Check out last month’s tiers right here. I’m in the midst of an intensely busy week, but I’ll try to respond to any questions you might have in the comments section.
Altuve is outperforming his competition to such a degree that I nearly left Tier Two empty, simply to signify how much better the 26-year-old is than any other fantasy 2B option. Altuve somehow managed to outperform his ridiculous April, with an absolutely bonkers .396/.472/.582 slash in June. He launched four more bombs, stole three more bases, walked more than he struck out for the second consecutive month, it just goes on and on.
I’ll cherry-pick one amazing statistic before moving on: Altuve is hitting .302/.362/.395 in plate appearances in which he finds himself down 0-2 in the count. That’s good enough for a wRC+ of 108. In other words, Jose Altuve is a better hitter down 0-2, than a league-average hitter stepping into a 0-0 count.
Okay, I can’t help myself, here’s one more. You want to know how he’s hitting through a 2-0 count? .564/.698/.923. That’s a 1.621 OPS, with a 34.9% BB rate and 3.2% K rate.
Kinsler, Cano and Murphy are essentially a toss-up for me. Flip a three-sided coin, and pick whichever one turns up. Kinsler’s the most balanced, Cano has the most power, and Murphy’s hitting .350. They’re all borderline elite options.
Zobrist nearly fell to the top of Tier Three, hitting under .200 in June after hitting over .400 in May. There is some reason for concern here, as he suddenly replaced about half of his liners with grounders this month, and posted a high 23.1% soft-hit rate. Considering his track record, and the fact that his fabulous month of May was still just a few weeks ago, and I’m willing to chalk this up to a routine slump for now.
The move from the bottom third of the lineup to the No. 2 spot provided a massive boost to LeMahieu’s fantasy value. Since ascending to the two-hole, he’s scored a rather ridiculous 23 runs in 29 games. His home/road splits are extreme — even by Rockies’ standards — as he’s got a 1.104 OPS at home, versus a .673 OPS on the road. That still averages out to .322/.390/.490 (.880 OPS), and it’s not like he’s about to stop playing half his games in Coors.
Segura’s the other new addition to this tier, as he was in Tier Four last month. The 26-year-old isn’t flashy, but he just keeps getting it done, as he continues to hit over .300. He’s also finally stealing bases again, which is what truly prompted his bump up a tier. After an uninspiring 7-for-12 showing on the basepaths through his first 64 games, he’s gone 6-for-6 in his last ten.
Where the heck did “Jonathan Schoop, .300 hitter” come from? After hitting for a .298 AVG in May, Schoop followed up with a .347 mark in June. He’s also cranking out homers at a consistent rate, with four each in April and May, and five in June. His BABIP over the last two months (.370 in May, .394 in June) is clearly due for some regression, but he’s done enough for me to include him in this company.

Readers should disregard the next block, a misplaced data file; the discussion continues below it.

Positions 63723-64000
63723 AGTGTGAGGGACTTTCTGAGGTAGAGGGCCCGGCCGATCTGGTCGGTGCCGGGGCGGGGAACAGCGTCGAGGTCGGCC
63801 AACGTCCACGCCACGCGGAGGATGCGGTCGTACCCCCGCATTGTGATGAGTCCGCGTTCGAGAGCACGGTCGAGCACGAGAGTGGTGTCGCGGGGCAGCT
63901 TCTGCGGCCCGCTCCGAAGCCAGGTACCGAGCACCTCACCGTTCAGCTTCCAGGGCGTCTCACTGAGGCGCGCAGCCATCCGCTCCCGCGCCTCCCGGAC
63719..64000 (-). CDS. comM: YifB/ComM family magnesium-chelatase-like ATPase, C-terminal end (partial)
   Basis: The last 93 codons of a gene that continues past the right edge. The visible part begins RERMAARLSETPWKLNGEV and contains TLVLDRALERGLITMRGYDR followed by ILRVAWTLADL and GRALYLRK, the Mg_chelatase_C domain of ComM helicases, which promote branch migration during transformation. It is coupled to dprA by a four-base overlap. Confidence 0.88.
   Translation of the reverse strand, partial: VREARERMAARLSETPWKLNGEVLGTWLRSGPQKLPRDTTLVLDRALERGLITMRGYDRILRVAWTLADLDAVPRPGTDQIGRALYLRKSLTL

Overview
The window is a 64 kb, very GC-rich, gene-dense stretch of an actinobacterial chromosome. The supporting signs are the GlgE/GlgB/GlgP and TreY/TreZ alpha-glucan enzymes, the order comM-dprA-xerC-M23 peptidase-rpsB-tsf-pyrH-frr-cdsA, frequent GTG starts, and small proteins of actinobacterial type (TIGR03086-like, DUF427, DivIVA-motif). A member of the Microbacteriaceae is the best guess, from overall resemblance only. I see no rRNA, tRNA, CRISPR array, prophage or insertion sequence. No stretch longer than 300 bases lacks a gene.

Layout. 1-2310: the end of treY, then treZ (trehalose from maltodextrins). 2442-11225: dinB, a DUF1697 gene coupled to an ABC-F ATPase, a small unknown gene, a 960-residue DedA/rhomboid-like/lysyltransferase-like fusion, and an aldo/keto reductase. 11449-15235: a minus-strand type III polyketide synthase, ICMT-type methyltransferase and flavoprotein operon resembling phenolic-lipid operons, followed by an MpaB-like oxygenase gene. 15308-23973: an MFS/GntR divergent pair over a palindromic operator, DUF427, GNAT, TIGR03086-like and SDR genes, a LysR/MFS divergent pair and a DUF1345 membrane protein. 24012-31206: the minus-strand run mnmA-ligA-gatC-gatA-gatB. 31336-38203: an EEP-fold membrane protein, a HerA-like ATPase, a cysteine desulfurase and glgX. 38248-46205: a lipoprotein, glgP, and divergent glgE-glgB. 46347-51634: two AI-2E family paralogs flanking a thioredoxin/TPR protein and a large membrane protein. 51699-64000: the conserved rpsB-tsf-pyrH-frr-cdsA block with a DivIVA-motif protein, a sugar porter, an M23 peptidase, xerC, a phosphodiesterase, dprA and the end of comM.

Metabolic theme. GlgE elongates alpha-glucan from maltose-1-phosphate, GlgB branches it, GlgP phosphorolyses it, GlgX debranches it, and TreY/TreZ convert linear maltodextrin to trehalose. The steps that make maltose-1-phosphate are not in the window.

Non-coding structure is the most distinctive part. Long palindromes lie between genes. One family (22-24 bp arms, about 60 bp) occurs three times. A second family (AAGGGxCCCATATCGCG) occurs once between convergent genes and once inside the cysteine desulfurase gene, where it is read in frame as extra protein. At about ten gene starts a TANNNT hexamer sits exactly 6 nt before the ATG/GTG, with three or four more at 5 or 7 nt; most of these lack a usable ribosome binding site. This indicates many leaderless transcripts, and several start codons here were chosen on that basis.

Is the good version of Dozier finally back? It certainly seemed so in June, as the 29-year-old hit .344/.413/.634, with five homers and three steals. While his 1.048 OPS this month is obviously encouraging, keep in mind that his OPS hovered in the .640 range for five full months before this recent outburst.
Merrifield is off to a rock-solid start to his major-league career, providing a spark atop the Royals batting order. I recently wrote about the 27-year-old, noting some major changes to his mechanics at the plate, which have worked wonders for the largely unheralded rookie. His minor-league track record suggests some regression could be on the way for his batting average, but as I pointed out in that post two weeks ago, he’s among the MLB leaders in both hard-hit (38.3%) and soft-hit (13.9%) rates.
Additionally, his plate discipline was always far better in the minors (7.8% BB, 15.1% K) than he’s shown so far in the majors (3.3% BB, 20.0% K), so I anticipate some improvement there. My main concern with Merrifield would be if he fell into a slump long enough to drop him in the lineup. He wouldn’t have much value as a No. 7 hitter, for example.
Baez and Profar are obviously the most interesting names here, but both of them receive such sporadic playing time that it’s hard to rank them much higher than this. Given each team’s roster construction, it’s hard to find either player a clear path to regular playing time in 2016. In Baez’s case, even with Kyle Schwarber, Dexter Fowler, Jorge Soler and Tommy La Stella on the DL, he’s still only playing about four out of seven games.
Part of me hopes Baez can start getting more playing time in the outfield, considering the Cubs are currently running either Albert Almora or Chris Coghlan out there every day. Unfortunately, part of me also knows that once The North Side Chicago Hamstring Epidemic of June 2016 — which took out Fowler, Soler, and La Stella — comes to an end, that opportunity dries right up.
If you’re in a crazy-deep league, you might be forced to roster one of these guys. I’m sorry.
This is the “he could wind up back in AAA next week and it wouldn’t surprise me a bit” tier.